I have the following test illustrating a simple example of what im attempting to achieve (comparison of two equivalent lists):

public void Test()
    // Arrange
    var list1 = new List<IDomainEvent> { new BusinessCreatedDomainEvent { Name = "Microsoft" } };
    var list2 = new List<IDomainEvent> { new BusinessCreatedDomainEvent { Name = "Microsoft" } };

    // Act

    // Assert

Ideally, each list should be able to contain any number of items of different types deriving from the IDomainEvent interface. The test currently fails. I'm suspecting it has something to do with Should().BeEquivalentTo not being fit to compare run-time specified types. How do i configure this example, so that the test passes?

Currently the test results are:

[8/14/2018 5:21:26 PM Error] [xUnit.net 00:00:00.7909767]     BusinessWrite.UnitTests.Infrastructure.EventStoreUnitTests.Test [FAIL]
[8/14/2018 5:21:26 PM Informational] [xUnit.net 00:00:00.7922005]       System.InvalidOperationException : No members were found for comparison. Please specify some members to include in the comparison or choose a more meaningful assertion.
[8/14/2018 5:21:26 PM Informational] [xUnit.net 00:00:00.7932461]       Stack Trace:
[8/14/2018 5:21:26 PM Informational] [xUnit.net 00:00:00.7941986]         C:\projects\fluentassertions-vf06b\Src\FluentAssertions\Equivalency\GenericEnumerableEquivalencyStep.cs(74,0): at FluentAssertions.Equivalency.GenericEnumerableEquivalencyStep.Handle(IEquivalencyValidationContext context, IEquivalencyValidator parent, IEquivalencyAssertionOptions config)
[8/14/2018 5:21:26 PM Informational] [xUnit.net 00:00:00.7945426]         C:\projects\fluentassertions-vf06b\Src\FluentAssertions\Equivalency\EquivalencyValidator.cs(85,0): at FluentAssertions.Equivalency.EquivalencyValidator.AssertEqualityUsing(IEquivalencyValidationContext context)
[8/14/2018 5:21:26 PM Informational] [xUnit.net 00:00:00.7946187]         C:\projects\fluentassertions-vf06b\Src\FluentAssertions\Equivalency\EquivalencyValidator.cs(38,0): at FluentAssertions.Equivalency.EquivalencyValidator.AssertEquality(EquivalencyValidationContext context)
[8/14/2018 5:21:26 PM Informational] [xUnit.net 00:00:00.7946610]         C:\projects\fluentassertions-vf06b\Src\FluentAssertions\Collections\CollectionAssertions.cs(394,0): at FluentAssertions.Collections.CollectionAssertions`2.BeEquivalentTo[TExpectation](IEnumerable`1 expectation, Func`2 config, String because, Object[] becauseArgs)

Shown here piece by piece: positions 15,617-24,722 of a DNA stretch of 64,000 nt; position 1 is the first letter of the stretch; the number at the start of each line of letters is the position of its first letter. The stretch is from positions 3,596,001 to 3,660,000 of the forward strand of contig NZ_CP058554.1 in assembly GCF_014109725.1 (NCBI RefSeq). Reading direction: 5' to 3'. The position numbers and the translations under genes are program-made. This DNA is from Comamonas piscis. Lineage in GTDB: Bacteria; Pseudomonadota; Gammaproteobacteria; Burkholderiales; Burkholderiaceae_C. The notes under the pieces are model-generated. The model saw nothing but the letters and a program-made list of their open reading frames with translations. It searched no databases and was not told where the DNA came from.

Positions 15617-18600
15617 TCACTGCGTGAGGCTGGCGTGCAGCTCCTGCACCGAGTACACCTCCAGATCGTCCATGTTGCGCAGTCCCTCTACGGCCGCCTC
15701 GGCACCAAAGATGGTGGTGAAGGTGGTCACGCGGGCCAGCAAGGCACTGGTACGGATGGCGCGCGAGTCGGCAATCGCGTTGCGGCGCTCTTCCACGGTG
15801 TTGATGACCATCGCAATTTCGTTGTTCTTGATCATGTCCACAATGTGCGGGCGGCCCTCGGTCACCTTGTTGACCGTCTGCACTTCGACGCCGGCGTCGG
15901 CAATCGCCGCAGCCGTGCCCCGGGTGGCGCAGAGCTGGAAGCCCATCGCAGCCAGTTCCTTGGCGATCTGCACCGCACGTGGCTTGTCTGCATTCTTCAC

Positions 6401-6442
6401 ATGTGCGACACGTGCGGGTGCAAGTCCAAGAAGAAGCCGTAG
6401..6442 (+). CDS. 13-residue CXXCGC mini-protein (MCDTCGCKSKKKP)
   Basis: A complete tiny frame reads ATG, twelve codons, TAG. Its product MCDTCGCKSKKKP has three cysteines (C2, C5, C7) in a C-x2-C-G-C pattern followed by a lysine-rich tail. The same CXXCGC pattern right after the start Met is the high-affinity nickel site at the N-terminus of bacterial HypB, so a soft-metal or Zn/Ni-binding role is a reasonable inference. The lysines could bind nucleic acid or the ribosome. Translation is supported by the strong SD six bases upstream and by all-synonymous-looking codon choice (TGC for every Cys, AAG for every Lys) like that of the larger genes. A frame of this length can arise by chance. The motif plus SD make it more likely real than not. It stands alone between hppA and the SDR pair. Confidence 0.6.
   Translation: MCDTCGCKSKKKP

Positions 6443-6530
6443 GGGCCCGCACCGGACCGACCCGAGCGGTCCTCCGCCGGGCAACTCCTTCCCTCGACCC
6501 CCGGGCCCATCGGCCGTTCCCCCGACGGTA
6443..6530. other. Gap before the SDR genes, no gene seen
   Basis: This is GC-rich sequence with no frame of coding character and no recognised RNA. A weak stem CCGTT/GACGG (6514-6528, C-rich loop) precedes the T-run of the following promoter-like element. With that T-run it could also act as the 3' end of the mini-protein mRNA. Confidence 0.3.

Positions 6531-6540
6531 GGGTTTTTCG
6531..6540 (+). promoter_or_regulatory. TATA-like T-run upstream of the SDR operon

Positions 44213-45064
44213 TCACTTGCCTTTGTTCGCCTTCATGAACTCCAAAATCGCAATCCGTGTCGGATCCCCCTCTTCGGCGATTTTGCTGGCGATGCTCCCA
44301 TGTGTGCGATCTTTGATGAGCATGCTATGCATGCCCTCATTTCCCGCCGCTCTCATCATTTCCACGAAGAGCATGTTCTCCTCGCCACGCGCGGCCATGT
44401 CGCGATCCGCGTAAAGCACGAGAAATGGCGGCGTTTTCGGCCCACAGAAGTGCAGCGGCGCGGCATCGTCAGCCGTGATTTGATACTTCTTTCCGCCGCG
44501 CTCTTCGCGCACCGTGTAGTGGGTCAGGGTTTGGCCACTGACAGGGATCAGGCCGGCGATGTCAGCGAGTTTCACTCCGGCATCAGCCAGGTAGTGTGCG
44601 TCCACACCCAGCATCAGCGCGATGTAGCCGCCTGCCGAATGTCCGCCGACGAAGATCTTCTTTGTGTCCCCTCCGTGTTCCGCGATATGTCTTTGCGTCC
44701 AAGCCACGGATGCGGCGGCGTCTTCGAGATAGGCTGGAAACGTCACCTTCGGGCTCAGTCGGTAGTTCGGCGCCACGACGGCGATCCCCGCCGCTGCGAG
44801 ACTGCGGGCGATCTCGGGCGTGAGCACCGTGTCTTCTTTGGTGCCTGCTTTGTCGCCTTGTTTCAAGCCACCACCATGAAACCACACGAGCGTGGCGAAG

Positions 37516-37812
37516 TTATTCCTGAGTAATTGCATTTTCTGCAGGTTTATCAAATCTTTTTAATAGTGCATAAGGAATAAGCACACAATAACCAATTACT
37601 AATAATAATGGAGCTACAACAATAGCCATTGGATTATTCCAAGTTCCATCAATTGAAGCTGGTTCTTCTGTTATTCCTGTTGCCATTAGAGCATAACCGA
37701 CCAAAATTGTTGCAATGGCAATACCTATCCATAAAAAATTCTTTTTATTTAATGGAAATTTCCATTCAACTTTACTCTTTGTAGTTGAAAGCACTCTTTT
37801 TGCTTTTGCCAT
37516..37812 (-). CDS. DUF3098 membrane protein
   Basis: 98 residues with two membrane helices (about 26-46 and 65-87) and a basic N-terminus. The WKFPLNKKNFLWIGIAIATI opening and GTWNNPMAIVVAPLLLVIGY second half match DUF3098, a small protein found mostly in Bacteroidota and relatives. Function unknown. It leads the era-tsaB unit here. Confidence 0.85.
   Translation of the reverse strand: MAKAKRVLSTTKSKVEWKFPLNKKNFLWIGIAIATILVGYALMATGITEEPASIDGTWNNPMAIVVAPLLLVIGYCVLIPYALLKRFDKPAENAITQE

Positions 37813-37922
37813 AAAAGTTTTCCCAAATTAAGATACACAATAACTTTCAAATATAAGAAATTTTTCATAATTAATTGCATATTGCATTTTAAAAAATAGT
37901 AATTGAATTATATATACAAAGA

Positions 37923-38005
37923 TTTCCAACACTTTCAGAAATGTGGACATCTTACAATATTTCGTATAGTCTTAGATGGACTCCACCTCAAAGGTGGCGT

[8/14/2018 5:21:26 PM Informational] [xUnit.net 00:00:00.7947629]         C:\projects\fluentassertions-vf06b\Src\FluentAssertions\Collections\CollectionAssertions.cs(331,0): at FluentAssertions.Collections.CollectionAssertions`2.BeEquivalentTo[TExpectation](IEnumerable`1 expectation, String because, Object[] becauseArgs)
[8/14/2018 5:21:26 PM Informational] [xUnit.net 00:00:00.7948569]         C:\Users\Christian\source\repos\unify\src\Services\Business\BusinessWrite\BusinessWrite.UnitTests\Infrastructure\EventStoreUnitTests.cs(43,0): at BusinessWrite.UnitTests.Infrastructure.EventStoreUnitTests.Test()
[8/14/2018 5:21:26 PM Informational] [xUnit.net 00:00:00.8058517]   Finished:    BusinessWrite.UnitTests
  • 2
    Does BusinessCreatedDomainEvent override equals, etc.? – JSteward Aug 14 '18 at 17:28

I suspect that the interface IDomainEvent is without any public properties. That explains the exception you're seeing, as the logic in BeEquivalentTo() uses the properties on IDomainEvent as the lists are of type List<IDomainEvent>.

To compare the two lists using the properties on BusinessCreatedDomainEvent instead, you can instead use

list1.Should().BeEquivalentTo(list2, options => options.RespectingRuntimeTypes());

From the documentation

By default, Fluent Assertions respects an object’s or member’s declared (compile-time) type when selecting members to process during a recursive comparison. That is to say if the subject is a OrderDto but the variable it is assigned to has type Dto only the members defined by the latter class would be considered when comparing the object to the order variable. This behavior can be configured and you can choose to use run-time types if you prefer:

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